Verrucae are one of the most googled foot complaints. They are a common condition suffered from by many, so naturally there are a number of old wives tales circulating the internet! The blog post aims to expel some of the myths around verruca!
What is a verruca?
A verruca is a non-cancerous tumor like substance formed due to a virus called the human papillomavirus (HPV). They are the same as a wart you might find on your hand, but we give them the name verruca when they are on the foot. They can occur anywhere on the foot, with the most common place being the sole of the foot. Being a viral infection, they are contagious, so precautions need to be taken to prevent spreading verrucae to others. If you aren’t sure if you have a verruca or a corn check out this blog.
Are they just something children get?
Anyone can get verruca, however it has been suggested that children and young adults have the highest incidence of verrucae with an estimate of 5-30% (Sterling et al (2014). People with severe immunosuppression can be more predisposed to large or persistent verrucae. If you scratch or pick a verruca, they can spread to other areas of your skin.
Do you get verruca because of a poor immune system?
We know that verrucae aren’t directly linked to poor immunity or feeling run down. The virus is very clever as it leaves a protein barrier around itself which acts as an invisibility cloak to your immune receptors. This means your body does not know you have this virus and therefore, doesn’t fight it. We know verruca can clear spontaneously without any treatment; however they can also be persistent for years. For some people they can be very painful or for others pain free. This is usually related to the verruca location and the subsequent callus build up.
Do you get verruca from swimming pools?
Given you need to have your foot exposed to catch the virus, swimming pools are naturally a place you are more likely to catch verrucae as you are barefoot and walking on shared surfaces. When you swim, your skin becomes wrinkly due to the water content. This plus any minor abrasions to the surface of the skin caused by walking on non-slip tiles lead to a higher chance of catching the virus. The virus is in fact found in all sorts of places, not just swimming pools. However you are more at risk due to the above. If you go swimming, its best to wear flip flops or pool shoes on the pool side even if you don’t have a verruca.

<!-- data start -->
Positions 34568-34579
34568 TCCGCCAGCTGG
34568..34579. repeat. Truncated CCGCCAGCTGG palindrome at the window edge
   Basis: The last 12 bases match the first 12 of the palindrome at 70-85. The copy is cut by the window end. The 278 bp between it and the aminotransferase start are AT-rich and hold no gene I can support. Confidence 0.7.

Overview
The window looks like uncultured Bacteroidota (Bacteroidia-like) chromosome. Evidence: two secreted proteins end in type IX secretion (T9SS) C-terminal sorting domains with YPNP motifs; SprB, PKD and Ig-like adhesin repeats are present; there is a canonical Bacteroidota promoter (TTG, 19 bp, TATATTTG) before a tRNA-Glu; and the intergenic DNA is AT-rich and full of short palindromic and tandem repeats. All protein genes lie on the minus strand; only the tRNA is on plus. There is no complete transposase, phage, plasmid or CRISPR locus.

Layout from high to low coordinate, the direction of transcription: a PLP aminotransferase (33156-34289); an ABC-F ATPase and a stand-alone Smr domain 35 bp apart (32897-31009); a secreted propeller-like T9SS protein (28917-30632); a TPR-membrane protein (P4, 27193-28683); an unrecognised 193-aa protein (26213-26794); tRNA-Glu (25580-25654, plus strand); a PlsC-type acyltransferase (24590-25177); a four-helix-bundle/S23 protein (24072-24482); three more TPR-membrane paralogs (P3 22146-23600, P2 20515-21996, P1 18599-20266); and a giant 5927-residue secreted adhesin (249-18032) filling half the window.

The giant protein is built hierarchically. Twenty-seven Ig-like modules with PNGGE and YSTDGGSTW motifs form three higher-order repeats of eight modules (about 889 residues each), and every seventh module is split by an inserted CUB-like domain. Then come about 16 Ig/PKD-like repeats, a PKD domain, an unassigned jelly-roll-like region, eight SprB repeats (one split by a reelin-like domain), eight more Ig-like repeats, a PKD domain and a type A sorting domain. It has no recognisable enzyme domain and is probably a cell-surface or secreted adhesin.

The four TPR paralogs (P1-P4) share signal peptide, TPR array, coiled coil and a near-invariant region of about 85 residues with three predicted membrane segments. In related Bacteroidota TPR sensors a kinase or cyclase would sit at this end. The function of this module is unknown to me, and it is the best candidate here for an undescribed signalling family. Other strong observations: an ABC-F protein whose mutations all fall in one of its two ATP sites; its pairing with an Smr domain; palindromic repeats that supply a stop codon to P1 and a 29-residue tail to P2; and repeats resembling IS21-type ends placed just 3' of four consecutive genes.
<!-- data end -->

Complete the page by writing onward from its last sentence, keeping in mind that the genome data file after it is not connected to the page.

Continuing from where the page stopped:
Should I wear a swimming sock?
You are only likely to spread the virus when walking on the pool side. Therefore, the British Swimming Association suggest that verruca socks should not be worn. It is much better to wear flip flops around the pool side. You are not required to wear anything on your foot whilst swimming.
What are those black dots?
Many people believe these are the “roots” of the verruca, or the virus itself. This is not the case. The black dots you see are often hemorrhages or bleeding from the tissue within the verruca. Sometimes these can cause the verruca to bleed temporarily. Depending on the depth of the verruca, you may or may not see the dots. Contrary to popular belief, you can’t see the virus (other than the lump is causes) and a verruca does not have roots which can be cut out!
So what treatment can I try?
Despite being a royal pain, verruca aren’t dangerous to us, and the advice is that if they aren’t painful, you should leave them alone and let them go on their own. However, some people want to treat them, especially if painful or annoying. So let’s look at some of the home treatments you may choose to try at home and expel some myths around them!
Duct tape is not a medical product. It is not designed for skin but for DIY, therefore it SHOULD NOT be used on the skin. However, the principle behind this method could be of benefit if you use medical tape such as zinc oxide tape. When you get a verruca, you may build up dry skin which hardens and turns into a hard painful lump. If you cover the area daily, 24/7 with a small square of zinc oxide tape, this will trap the water within the cells. This can soften the lump making the verruca less painful. There is no evidence this treats the virus, but it definitely helps with painful hard lumps.
Picking out the black dots
As the black dots are not roots, or causing the spread of the verruca, picking these will not speed up the resolution of the verruca, and in fact is more likely to spread the verruca!
Apple Cider Vinegar, Vicks rub, Tea tree oil, banana peel
There is no clinical evidence to suggest any of these treatments will help treat your verruca, in fact in the case of tea tree oil, we know this can in fact cause bad skin reactions and as such should be avoided.
Cut them out
Verrucae can be surgically removed by a surgeon in a hospital environment, under anesthetic. This surgery as with all surgeries comes with risks including infection. Surgery can also create scar tissue, which can be particularly troublesome on the sole of the foot and can lead to further issues such as callouses and corns.
As you can see from this list, most of the home remedies raved about on the internet, have zero scientific research into their effectiveness. In fact, many are just a placebo!
There are many treatments which are scientifically researched which include swift microwave treatment. If you have a verruca and want to have treatment, contact us for more information today.
I hope this helps